Added on by Jourdan.
In thinking about my work and how to sum it up in an artist's statement, I've found myself struggling to narrow things down. Anything I say, no matter how convincing it may be, simply feels like BS. I can't convince myself. This question of "why do we make things?" is something artists are supposed to be constantly asking themselves... there's supposed to be this element of intent, of significance to every detail... right?

One time, I was working on a sculpture in a public space (Franconia Sculpture Park) and a visitor came up to me and said "I have one question... Why?" I asked him to verify... did he mean "Why make sculpture?" or "Why make this particular sculpture?" and he said it made no difference... he just wanted to know WHY. Our exchange was awkward and I gave him no real answer, but I couldn't get the question out of my head.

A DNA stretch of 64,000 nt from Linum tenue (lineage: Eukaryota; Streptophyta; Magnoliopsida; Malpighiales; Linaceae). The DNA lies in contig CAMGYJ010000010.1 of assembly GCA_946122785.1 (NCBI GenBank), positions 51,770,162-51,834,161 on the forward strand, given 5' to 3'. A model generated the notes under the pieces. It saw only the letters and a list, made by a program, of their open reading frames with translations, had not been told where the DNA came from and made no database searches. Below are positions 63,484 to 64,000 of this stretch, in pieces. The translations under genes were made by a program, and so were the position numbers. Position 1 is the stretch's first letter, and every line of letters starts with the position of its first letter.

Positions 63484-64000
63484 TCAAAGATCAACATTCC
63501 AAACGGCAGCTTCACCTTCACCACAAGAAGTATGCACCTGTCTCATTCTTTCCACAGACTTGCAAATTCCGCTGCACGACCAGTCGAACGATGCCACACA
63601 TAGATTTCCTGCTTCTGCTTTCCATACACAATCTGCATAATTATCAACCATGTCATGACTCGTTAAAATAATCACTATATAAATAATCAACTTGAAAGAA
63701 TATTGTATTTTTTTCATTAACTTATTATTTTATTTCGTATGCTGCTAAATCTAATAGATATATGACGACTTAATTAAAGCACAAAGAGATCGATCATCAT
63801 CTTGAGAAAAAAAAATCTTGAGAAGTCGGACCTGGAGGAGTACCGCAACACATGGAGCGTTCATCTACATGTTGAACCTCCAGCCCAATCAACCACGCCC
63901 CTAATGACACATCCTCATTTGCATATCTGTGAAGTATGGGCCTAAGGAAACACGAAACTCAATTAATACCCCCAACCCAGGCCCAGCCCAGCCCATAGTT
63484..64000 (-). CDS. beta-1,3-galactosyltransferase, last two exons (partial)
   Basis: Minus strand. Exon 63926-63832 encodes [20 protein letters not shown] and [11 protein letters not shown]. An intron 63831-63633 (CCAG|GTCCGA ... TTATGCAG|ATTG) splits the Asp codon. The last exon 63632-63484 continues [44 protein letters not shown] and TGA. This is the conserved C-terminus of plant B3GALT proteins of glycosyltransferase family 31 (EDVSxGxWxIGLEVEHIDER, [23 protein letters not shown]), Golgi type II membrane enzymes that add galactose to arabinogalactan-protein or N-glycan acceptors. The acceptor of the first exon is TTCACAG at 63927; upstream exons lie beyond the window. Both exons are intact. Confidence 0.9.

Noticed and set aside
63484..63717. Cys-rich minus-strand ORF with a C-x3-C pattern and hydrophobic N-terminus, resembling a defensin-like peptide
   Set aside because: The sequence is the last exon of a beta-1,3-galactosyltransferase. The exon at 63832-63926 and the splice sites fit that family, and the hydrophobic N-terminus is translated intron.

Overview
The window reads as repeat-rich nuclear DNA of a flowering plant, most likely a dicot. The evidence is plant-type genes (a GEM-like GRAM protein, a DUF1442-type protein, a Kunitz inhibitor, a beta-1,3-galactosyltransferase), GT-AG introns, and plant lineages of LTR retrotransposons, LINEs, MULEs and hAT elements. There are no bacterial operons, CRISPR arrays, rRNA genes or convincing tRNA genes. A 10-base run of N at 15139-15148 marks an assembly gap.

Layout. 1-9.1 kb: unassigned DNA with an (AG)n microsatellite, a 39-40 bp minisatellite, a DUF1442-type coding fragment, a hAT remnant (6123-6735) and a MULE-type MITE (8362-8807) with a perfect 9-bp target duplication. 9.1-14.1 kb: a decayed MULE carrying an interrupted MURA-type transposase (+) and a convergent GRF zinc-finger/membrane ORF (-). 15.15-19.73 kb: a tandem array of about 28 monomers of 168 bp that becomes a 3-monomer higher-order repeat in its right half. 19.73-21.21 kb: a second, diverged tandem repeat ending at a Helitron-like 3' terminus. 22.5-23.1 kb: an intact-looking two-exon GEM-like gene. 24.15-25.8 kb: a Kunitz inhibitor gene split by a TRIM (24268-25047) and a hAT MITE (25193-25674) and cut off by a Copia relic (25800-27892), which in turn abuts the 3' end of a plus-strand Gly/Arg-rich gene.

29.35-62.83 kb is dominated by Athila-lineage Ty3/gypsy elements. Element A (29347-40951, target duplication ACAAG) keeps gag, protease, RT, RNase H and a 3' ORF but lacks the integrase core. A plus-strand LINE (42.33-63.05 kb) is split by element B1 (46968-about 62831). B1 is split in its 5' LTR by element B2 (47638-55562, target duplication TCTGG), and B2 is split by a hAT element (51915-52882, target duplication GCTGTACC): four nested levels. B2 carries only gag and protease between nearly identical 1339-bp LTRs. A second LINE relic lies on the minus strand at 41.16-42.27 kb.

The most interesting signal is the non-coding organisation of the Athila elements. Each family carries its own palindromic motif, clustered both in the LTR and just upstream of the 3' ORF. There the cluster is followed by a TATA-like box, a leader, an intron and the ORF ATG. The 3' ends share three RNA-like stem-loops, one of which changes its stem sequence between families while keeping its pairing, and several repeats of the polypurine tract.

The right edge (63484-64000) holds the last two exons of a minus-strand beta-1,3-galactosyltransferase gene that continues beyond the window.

I came to the conclusion that, if I knew WHY I made things, I don't think I'd be interested in making things anymore. I make things because I want to know why I make things. Out of curiosity of my own creative process. It's a never-ending process. And I hope I never find an answer.

I found the below quote by Robert Wilson in an online magazine entitled Whitewall. Wilson has been called "America's — or even the world's — foremost vanguard 'theater artist,'" and he says...

"My responsibility as an artist is not to say what something is, but to ask questions. Not to say what it is, but to say "What is it?" That's the reason to work."

Good... at least I'm not the only one.